Abstracts

Thorsten Altenkirch: ‘A constructive justification of Homotopy Type Theory’

My main thesis is that Homotopy Type Theory is a foundation of mathematics that is constructive in two ways: not only is the platonic concept of mathematical truth replaced by evidence (via the proposition as types translation) but also collections of preexisting objects as in set theory are replaced by types which reflect the idea that they are created and not discovered. Applying a constructive form of extensionality we arrive at the univalence principle, because we cannot distinguish isomorphic structures in Type Theory.

Steve Awodey: ‘Univalence as a logical law’

David Corfield: ‘The modality of physical law in modal homotopy type theory’

For homotopy type theory (HoTT) to act as a useful formal language for gauge field theory it needs to be able to express naturally the constructions of modern differential topology and geometry. Since continuity and smoothness are not built into HoTT, Urs Schreiber looked to William Lawvere’s ideas to find a way to encode the necessary structures.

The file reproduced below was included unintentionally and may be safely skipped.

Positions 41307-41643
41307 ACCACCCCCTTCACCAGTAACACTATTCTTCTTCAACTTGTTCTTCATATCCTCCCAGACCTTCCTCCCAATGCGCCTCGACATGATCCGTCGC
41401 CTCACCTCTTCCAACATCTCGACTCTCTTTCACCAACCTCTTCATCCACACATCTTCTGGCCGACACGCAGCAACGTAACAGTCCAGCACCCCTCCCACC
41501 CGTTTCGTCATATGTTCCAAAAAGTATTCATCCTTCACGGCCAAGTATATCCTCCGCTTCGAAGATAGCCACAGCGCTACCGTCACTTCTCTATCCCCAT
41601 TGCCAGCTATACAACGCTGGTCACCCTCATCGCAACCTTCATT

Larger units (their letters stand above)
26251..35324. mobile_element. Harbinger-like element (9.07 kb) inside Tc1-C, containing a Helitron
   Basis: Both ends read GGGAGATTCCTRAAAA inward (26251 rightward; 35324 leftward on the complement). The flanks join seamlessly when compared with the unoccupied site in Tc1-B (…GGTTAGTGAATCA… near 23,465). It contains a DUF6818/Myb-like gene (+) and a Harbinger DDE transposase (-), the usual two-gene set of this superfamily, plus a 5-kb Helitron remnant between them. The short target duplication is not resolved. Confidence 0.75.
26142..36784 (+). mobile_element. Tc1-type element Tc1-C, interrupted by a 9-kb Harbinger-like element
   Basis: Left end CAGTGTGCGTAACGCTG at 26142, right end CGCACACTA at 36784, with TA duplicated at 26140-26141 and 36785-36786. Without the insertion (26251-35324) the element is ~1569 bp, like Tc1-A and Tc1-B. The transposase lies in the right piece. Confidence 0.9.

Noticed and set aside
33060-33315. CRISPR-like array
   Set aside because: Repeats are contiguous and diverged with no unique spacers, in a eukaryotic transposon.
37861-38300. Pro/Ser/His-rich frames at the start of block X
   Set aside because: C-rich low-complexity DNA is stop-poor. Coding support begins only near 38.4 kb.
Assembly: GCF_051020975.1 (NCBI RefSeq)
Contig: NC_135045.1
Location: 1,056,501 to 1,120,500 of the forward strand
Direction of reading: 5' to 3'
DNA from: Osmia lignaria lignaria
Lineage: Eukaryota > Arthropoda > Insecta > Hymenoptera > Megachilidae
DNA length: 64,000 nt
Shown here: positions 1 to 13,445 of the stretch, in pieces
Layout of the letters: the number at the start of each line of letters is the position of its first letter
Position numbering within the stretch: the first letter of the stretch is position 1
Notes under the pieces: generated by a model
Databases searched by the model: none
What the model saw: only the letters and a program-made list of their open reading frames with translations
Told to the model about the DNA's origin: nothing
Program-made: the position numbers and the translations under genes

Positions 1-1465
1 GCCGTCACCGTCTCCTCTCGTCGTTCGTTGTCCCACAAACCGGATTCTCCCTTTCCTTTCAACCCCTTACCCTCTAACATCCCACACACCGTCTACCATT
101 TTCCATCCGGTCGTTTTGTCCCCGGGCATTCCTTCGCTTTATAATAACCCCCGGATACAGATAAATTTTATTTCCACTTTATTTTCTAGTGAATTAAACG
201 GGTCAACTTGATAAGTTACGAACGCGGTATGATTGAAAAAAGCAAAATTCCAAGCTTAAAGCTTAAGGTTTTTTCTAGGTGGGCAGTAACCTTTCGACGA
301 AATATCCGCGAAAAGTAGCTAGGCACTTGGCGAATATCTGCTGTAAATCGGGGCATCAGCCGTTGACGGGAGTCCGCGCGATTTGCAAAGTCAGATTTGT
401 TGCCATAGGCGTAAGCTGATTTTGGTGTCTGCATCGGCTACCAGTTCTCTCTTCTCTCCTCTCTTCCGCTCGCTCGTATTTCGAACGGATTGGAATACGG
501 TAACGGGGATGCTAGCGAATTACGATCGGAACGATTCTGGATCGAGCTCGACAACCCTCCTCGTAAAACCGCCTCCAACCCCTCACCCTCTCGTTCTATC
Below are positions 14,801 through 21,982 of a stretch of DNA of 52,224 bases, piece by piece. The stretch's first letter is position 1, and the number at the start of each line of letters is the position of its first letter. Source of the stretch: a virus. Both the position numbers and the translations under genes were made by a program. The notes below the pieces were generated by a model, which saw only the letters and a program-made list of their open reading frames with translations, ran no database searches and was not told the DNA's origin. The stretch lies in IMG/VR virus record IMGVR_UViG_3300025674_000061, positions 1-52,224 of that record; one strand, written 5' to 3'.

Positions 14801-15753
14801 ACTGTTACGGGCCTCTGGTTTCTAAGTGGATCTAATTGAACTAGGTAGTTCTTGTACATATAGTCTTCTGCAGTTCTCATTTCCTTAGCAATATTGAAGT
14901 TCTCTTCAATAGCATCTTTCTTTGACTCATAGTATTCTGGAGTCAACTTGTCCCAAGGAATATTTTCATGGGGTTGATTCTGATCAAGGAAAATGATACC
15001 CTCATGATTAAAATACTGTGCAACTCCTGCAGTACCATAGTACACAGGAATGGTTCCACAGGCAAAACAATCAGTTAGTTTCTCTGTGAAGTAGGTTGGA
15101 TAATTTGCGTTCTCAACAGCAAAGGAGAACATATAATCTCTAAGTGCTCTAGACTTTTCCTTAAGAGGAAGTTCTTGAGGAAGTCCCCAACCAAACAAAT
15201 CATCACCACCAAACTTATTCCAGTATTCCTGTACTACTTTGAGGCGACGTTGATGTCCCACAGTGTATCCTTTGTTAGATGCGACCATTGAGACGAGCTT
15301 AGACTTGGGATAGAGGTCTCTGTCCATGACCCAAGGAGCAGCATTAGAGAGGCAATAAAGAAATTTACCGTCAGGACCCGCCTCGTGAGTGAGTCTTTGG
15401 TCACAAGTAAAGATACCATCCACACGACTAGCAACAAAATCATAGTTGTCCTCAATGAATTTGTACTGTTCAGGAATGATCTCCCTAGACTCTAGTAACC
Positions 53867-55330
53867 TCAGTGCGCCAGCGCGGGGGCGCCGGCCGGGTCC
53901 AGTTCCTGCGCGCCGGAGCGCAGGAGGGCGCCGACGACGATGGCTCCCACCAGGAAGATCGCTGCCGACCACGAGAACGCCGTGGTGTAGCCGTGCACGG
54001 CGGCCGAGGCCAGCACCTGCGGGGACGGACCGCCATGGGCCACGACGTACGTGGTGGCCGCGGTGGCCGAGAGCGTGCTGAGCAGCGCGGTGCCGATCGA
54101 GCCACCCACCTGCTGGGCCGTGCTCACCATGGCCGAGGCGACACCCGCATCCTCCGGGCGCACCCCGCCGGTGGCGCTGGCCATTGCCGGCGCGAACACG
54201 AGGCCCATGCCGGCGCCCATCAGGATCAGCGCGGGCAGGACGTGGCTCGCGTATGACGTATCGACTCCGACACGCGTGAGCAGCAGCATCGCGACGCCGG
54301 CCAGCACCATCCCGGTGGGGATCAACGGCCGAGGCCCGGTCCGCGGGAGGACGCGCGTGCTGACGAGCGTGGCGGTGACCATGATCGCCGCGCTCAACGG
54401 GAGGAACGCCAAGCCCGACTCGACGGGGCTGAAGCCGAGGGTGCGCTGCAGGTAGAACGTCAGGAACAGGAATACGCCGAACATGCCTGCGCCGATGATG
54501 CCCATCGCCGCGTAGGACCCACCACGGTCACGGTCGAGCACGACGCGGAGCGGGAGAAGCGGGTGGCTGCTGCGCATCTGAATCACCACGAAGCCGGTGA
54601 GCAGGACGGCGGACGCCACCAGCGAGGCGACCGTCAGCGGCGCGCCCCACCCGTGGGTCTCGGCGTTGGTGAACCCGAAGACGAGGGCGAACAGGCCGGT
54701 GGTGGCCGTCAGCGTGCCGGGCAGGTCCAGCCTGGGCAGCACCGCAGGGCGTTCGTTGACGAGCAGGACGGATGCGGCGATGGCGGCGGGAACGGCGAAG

As he explained in a talk at Bristol last year [Sch 14], this amounts to defining a series of chains of adjunctions, each giving rise to several so-called ‘modalities’. These are named
for what they share with the structure of the classic modalities of possibility and necessity, as represented by categorical logicians in terms of ‘monads’ and ‘comonads’. A vast of modern gauge field theory can now be written out in modal homotopy type theory
[Sch 13].
In discussions with Schreiber, we noticed a way to make much clearer the parallel between
ordinary modal logic, as concerning variation over a type of worlds, and the theory of partial differential equations, as expressing infinitesimally local variation. For example, partial differential equations with variables varying over a domain find their analogues in the rigid designators of modal logic. In this talk I would like to take this analogy further, in particular, to investigate the modal quality of physical laws as expressions of kinds of invariance.